Ah, the age old question: what will I be when I grow up? For Loyd Peregrina, learning to be something, even if it's just a dude who sorts pecans, is the essential ingredient that turns him from a boy into a man. At thirty-something, Codi Noline still hasn't found that magic job. She's been everything from a gas station attendant to a medical researcher, and she's still not quite grown up. Figuring out what she wants to do for a living, as it turns out, is going to be a pretty essential part of Codi's journey in Animal Dreams. As she learns, you've got to figure out what you want to do every day if you want to figure out who you are.
Questions About Vocation
If you're supposed to do what you're good at, as Hallie says, than why isn't Loyd a cockfighter and Codi a doctor?
If the best you can hope for is doing what you're good at day to day, is Doc a successful example of a person who had led a good life?
What if Codi really turned out to have found her calling selling frozen lobsters at a supermarket? Is there room in Animal Dreams for "what you do all day" to be something less prestigious than driving trains or teaching kids?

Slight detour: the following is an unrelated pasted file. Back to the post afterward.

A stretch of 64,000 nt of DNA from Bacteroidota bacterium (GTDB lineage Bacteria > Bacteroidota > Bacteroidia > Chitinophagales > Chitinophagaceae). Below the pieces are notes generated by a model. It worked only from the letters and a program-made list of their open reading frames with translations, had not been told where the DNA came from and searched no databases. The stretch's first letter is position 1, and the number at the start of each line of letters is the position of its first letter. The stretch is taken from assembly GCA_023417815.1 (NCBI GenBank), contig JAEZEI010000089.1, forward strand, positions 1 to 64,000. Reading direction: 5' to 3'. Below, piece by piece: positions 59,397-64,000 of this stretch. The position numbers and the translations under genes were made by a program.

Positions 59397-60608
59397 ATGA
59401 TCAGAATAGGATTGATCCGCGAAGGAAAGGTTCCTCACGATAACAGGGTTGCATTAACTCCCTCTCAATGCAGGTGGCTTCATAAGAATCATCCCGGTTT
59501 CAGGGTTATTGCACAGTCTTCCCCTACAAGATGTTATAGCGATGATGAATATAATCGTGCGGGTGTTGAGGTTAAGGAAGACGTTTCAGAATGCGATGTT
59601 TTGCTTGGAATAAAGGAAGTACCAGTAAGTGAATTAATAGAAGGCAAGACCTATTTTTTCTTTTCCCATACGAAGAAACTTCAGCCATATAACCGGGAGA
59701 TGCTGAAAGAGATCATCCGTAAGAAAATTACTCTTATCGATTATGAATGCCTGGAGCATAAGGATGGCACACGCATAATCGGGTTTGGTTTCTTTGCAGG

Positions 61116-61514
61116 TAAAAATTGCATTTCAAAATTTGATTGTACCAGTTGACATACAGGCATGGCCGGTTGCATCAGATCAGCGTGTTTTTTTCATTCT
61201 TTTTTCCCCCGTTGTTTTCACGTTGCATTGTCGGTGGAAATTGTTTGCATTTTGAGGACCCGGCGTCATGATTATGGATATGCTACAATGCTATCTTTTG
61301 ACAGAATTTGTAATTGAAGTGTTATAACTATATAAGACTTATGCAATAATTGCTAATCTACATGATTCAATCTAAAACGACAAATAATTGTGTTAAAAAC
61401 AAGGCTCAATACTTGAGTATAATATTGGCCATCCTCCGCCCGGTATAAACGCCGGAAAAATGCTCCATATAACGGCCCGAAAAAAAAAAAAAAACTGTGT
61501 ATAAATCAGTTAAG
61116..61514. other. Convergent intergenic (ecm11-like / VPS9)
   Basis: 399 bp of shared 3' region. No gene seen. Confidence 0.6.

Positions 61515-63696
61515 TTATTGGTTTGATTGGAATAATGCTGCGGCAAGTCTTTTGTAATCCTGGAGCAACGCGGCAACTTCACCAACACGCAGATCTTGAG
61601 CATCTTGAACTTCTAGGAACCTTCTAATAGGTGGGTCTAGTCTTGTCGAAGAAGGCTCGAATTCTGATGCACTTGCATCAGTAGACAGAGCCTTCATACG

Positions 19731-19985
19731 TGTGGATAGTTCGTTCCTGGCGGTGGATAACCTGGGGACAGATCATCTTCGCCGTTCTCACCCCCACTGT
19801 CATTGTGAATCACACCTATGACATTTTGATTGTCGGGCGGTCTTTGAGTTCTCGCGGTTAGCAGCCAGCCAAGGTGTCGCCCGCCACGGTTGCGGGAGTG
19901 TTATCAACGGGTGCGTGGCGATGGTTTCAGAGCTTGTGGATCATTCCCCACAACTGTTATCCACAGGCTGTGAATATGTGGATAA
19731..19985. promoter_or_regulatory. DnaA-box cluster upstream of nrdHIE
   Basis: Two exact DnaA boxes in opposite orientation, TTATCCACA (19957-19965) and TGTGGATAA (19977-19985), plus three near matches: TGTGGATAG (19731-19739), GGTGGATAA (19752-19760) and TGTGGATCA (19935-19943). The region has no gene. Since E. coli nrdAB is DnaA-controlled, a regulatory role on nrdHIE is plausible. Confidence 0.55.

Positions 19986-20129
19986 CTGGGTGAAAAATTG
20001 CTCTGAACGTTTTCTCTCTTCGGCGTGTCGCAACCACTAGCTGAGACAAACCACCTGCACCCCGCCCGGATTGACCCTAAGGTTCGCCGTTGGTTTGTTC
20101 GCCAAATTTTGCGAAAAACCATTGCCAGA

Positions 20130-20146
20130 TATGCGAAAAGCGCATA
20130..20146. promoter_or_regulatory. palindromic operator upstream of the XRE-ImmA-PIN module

Chew on This
Writing from Mexico, Hallie describes a guy with a bucket of shrimp to sell who keeps his load balanced by drinking a kilo of water every time he sells a kilo of shrimp. Throughout the rest of the novel, however, balance and efficiency aren't so much the goal of work as a kind of organic connection to your labor. Although Animal Dreams seems to say that it doesn't matter what you do as long as you do it well, in the end it's also essential that what you do reflects who you are.
Animal Dreams ends up envisioning life as well lived as long as you are able to do work you believe in, day by day. With this rubric, Hallie has lived a good life, and the novel ultimately concludes that her death, while sad for Codi, isn't a tragedy.